Dissing Our Hindbrains

Why do people get so irritable in check-outs and at shop counters? Answer: mixed messages. Since we do not demonstrate relative status by mounting one another in public like the forest chimps, we have developed other markers for social power. I show that I am a bigger beast than you in three ways: by renaming you, by making you stand while I sit, and by making you wait on my pleasure. Now consider the checkout line; one person is sitting while everyone else is standing and waiting. Two of the three animal markers are therefore telling us that the checkout worker is our superior. We are being put in our place. I am saying, not that the workers should be standing up (it’s a lousy enough job as it is), or that there should be twice as many of them as there are customers, merely that the logical commercial situation has an illogical psychological corollary.

The language of hierarchical superiority can be modified by the worker’s harassed demeanour and tentatively overridden by our conscious awareness that this humiliation is force majeure. But the moment the shop’s behaviour reinforces the message that the customer’s time is worthless – for example when only one checkout is manned, and the other staff are swanning around straightening stuff instead of opening up another line – the buttons are pressed harder. We are “dissed” worst of all by all those shop assistants who make us wait on their pleasure while they discuss their private lives. And we who thought that the customer was king! The shop’s verbal language collides at speed with its body language.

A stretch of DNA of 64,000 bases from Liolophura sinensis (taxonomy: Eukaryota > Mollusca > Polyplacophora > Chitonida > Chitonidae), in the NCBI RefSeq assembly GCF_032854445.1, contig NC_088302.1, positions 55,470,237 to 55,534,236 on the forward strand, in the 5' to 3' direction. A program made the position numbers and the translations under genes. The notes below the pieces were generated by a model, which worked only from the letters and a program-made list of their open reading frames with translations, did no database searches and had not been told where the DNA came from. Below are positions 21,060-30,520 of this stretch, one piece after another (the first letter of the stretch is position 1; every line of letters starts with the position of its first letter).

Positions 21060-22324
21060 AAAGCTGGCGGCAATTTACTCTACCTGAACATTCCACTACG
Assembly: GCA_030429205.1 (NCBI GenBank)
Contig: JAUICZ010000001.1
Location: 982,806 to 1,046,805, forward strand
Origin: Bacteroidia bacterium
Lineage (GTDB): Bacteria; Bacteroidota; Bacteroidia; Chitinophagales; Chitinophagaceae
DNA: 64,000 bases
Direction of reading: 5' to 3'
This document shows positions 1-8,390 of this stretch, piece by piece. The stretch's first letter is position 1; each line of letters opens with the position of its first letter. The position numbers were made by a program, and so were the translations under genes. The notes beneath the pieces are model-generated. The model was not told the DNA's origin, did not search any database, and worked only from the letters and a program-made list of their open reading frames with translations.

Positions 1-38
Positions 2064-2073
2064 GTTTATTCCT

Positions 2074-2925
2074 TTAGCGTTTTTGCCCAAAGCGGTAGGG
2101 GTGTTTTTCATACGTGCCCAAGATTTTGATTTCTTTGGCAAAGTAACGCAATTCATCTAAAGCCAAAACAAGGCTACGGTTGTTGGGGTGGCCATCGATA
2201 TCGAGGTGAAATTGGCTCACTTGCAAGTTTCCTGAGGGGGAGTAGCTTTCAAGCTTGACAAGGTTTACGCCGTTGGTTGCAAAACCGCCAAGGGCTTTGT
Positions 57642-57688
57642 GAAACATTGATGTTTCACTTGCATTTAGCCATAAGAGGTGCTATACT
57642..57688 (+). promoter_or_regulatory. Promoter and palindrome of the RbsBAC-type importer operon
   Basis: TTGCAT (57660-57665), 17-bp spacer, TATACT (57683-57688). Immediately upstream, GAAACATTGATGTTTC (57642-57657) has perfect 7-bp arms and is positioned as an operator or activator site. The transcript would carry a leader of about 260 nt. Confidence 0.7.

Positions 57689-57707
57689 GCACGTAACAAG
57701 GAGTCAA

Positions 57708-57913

An upscale shop gets this right by displaying submissive animal behaviour to the customer, at least provided the customer is displaying adequate social status herself. Where downscale shops and supermarkets get it wrong is in mimicking the sycophantic verbal behaviour of the purveyor of goods to the Quality, while at the same time by physical behaviour giving our animal hindbrains precisely the opposite message. 

When South Korean customers call a company, and their call is not answered by a human being within ten seconds, they put the phone down. Europeans and Americans, on the other hand, have been trained to listen to queue music and automated responses for half an hour at a time. Dissing the Western customer is, apparently, like “work” in Parkinson’s Law: it expands to fill the time available for its completion. 

Posted on June 16, 2009 at 09:14 by Hugo Grinebiter · Permalink
In: MONKEY BUSINESS, The Monkey Agenda

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